The Ins and Outs and Ups and Downs of Comprehensive Coverage in the Event of Storm Damage to Your Home and Vehicles

For the insurance policyholder, understanding your insurance coverage is always a solemn responsibility. Never more so than during the volatile months that span spring and summer. Particularly spring because we’re still on the edge of the possibility of snowy, icy weather. And both spring and summer because while some of us may call it baseball season, tornadoes call it tornado season. And if you’re within range of a Horihan Insurance office, you’re probably also well within range of the possibility of tornadic activity during this time (and even in the middle of December, it turns out).

Most homeowner policies will cover damage to the structure of your home in a tornado or other severe weather. The Personal Property section of a homeowner policy will account for loss of belongings caused by tornadoes, because it covers wind damage. And what are tornadoes but wind on steroids? Your homeowner policy will likely cover the expense of temporary lodging in a situation like this, should you need it.  

With your auto insurance coverage, things are a little different.  

Basic liability or collision auto insurance coverage may account for damage that arises from traffic mishaps, but you need Comprehensive to cover damage unleashed upon your vehicle by the forces of nature while it is sitting in your driveway, garage, or on the street. With Comprehensive, you’ll be covered for all damages – beyond your deductible – from hail, flooding, flying debris, falling tree trunks and branches, lightning, etc. Things that are out of your control, in other words. Along those lines, Comprehensive will also cover damage due to hitting an animal, vandalism, or theft of the vehicle itself, so it is well worth having for many reasons.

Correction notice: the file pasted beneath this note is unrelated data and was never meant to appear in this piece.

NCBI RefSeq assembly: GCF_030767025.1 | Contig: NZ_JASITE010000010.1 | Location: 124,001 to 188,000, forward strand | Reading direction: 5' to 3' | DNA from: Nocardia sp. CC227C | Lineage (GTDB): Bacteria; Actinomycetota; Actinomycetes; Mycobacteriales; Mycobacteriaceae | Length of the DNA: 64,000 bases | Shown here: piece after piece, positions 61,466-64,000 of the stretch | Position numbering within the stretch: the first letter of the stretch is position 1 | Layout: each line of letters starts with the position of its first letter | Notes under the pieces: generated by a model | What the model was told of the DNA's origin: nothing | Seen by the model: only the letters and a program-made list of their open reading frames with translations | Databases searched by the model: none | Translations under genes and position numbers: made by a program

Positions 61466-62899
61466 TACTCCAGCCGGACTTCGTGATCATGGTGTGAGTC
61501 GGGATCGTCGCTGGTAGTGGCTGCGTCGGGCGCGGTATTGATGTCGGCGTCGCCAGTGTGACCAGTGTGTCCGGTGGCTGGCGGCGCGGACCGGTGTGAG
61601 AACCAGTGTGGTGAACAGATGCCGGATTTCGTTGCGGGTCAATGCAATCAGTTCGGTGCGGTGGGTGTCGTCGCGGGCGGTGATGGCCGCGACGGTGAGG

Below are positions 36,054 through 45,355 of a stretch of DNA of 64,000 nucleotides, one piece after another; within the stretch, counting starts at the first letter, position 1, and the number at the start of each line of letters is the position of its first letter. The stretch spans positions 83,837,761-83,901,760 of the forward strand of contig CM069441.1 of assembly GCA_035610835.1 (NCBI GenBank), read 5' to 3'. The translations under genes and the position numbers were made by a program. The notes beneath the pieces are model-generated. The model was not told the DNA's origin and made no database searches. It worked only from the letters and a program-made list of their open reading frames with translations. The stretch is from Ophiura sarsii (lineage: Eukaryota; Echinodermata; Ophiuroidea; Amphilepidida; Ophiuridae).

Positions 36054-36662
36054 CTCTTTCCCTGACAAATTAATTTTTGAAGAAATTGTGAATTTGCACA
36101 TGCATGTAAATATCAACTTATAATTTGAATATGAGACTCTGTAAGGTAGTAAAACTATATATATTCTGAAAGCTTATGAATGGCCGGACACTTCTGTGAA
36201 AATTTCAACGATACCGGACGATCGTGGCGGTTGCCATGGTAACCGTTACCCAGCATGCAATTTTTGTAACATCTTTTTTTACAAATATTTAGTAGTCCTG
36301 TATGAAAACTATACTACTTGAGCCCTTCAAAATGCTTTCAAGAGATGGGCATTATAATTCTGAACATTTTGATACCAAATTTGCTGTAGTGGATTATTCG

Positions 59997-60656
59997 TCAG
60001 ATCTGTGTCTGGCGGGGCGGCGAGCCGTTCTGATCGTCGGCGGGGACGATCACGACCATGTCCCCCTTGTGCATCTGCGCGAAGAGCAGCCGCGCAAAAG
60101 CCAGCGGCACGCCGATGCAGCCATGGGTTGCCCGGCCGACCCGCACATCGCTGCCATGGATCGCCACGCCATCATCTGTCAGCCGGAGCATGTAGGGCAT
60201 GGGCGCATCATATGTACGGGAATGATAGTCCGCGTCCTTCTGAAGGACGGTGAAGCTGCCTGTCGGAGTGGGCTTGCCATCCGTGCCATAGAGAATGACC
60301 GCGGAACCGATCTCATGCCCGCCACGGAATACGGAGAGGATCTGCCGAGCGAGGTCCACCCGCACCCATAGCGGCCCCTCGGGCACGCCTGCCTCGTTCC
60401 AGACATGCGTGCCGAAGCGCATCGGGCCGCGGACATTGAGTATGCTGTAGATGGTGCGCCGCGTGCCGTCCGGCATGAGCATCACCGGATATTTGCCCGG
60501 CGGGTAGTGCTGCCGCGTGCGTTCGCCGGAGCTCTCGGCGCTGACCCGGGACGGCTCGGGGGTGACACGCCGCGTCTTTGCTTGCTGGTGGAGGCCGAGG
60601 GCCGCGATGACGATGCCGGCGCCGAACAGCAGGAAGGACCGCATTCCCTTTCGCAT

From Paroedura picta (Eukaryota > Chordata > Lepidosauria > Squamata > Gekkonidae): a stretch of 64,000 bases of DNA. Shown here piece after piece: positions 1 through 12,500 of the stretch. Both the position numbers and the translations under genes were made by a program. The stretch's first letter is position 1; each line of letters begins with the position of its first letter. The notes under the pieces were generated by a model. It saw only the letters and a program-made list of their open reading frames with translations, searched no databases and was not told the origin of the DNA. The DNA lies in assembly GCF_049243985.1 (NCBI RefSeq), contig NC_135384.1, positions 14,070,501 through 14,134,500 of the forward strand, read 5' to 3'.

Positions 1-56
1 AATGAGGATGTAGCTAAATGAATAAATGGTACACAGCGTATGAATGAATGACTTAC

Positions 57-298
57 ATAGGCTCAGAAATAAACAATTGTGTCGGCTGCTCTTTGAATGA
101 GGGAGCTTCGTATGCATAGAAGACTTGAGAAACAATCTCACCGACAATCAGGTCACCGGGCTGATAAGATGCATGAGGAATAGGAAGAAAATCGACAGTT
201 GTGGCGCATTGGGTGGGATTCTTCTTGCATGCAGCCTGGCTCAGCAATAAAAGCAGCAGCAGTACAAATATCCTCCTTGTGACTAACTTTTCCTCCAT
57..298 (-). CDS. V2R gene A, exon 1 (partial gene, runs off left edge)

Back to the subject of storm damage though.

Be sure to get optional towing and rental reimbursement coverage too. It will help cover the expense of moving the vehicle to a shop, and renting a vehicle, should you need it while yours is being repaired.  

If a storm is coming, to avoid some of the lesser damage that can happen to your vehicle – a large portion of auto damage claims during storms are of the lesser variety – avoid parking on or near areas where very high winds could leave your vehicle pelted by the gravel. Also avoid parking near trees or telephone poles.  

Parking your vehicle out in the open leaves it susceptible to hail damage though. So basically, park indoors whenever possible. Of course, if “the big one” comes along, your vehicle is left vulnerable to damage due to collapse of the building it is parked in. In which case, if the storm is strong enough to take down your garage, your car probably wouldn’t have fared much better outside. All of this illustrates very well why the perils insurance companies agree to protect against are referred to as “risks.” 

Reach out to your local Horihan Insurance office to make sure you have the coverage you need to protect your property from the perils of the stormy season, reckless drivers, and any and all things in between that can be insured against. We’re here to help.  

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